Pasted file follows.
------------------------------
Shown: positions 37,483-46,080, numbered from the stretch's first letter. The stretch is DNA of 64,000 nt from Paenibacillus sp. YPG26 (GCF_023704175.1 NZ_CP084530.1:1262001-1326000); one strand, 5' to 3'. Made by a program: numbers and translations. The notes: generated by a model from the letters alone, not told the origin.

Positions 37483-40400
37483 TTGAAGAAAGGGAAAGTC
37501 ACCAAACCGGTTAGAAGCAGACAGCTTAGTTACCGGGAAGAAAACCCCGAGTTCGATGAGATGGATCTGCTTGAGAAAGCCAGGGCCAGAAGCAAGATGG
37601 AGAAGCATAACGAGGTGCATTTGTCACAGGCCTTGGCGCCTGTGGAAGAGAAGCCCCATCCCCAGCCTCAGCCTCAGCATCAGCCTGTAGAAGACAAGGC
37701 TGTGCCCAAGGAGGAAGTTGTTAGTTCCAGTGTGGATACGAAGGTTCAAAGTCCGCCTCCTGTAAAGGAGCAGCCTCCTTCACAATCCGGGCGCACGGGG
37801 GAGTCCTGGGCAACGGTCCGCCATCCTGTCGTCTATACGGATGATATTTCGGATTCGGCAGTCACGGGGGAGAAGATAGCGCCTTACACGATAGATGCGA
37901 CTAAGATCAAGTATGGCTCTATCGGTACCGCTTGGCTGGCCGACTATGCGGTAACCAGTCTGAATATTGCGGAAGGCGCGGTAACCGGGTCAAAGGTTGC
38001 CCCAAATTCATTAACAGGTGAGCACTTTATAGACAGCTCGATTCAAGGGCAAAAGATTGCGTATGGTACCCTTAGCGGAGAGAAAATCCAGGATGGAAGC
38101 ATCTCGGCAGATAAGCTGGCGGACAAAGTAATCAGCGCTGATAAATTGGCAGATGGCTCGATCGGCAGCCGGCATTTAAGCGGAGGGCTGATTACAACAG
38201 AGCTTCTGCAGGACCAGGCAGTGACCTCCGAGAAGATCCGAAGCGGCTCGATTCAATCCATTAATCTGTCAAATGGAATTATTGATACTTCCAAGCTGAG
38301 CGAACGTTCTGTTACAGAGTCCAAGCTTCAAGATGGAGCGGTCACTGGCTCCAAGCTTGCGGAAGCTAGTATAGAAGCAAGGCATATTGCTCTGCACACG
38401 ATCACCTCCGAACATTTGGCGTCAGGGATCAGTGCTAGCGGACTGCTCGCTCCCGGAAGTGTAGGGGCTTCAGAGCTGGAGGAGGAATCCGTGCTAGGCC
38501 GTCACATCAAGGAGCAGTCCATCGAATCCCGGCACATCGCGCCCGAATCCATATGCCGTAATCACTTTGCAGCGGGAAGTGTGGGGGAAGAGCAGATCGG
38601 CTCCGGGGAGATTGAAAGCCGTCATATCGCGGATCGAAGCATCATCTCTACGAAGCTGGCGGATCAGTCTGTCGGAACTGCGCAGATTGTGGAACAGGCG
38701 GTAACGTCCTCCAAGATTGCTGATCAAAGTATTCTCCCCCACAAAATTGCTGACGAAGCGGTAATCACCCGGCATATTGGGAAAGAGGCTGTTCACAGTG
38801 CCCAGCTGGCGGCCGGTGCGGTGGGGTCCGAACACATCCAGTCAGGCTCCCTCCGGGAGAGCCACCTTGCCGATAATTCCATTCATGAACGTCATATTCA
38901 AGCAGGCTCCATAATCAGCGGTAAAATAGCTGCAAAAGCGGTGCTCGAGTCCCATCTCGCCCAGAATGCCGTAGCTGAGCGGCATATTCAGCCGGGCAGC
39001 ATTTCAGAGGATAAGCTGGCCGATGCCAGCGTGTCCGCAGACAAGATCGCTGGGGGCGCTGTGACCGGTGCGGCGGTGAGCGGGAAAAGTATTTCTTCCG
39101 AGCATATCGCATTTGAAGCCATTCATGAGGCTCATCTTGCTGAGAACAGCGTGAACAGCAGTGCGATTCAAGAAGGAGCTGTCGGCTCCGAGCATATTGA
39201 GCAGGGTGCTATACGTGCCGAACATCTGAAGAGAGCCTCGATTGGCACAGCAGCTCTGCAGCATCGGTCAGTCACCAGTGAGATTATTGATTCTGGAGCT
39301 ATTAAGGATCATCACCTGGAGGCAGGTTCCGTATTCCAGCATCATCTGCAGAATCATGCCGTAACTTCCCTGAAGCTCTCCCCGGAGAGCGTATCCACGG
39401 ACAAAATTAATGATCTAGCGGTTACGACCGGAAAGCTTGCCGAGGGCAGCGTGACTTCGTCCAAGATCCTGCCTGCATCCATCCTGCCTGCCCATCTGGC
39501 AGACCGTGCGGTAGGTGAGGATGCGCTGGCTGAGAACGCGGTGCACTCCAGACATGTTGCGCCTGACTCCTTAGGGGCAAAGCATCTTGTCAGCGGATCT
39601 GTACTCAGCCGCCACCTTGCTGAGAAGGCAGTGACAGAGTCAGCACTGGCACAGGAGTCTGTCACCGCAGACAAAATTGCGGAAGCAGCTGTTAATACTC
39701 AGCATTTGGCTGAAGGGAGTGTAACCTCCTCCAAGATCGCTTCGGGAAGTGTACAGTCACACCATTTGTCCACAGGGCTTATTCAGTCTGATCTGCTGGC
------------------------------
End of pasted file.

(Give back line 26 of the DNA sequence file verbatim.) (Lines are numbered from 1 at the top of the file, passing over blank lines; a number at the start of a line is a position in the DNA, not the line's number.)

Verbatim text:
39701 AGCATTTGGCTGAAGGGAGTGTAACCTCCTCCAAGATCGCTTCGGGAAGTGTACAGTCACACCATTTGTCCACAGGGCTTATTCAGTCTGATCTGCTGGC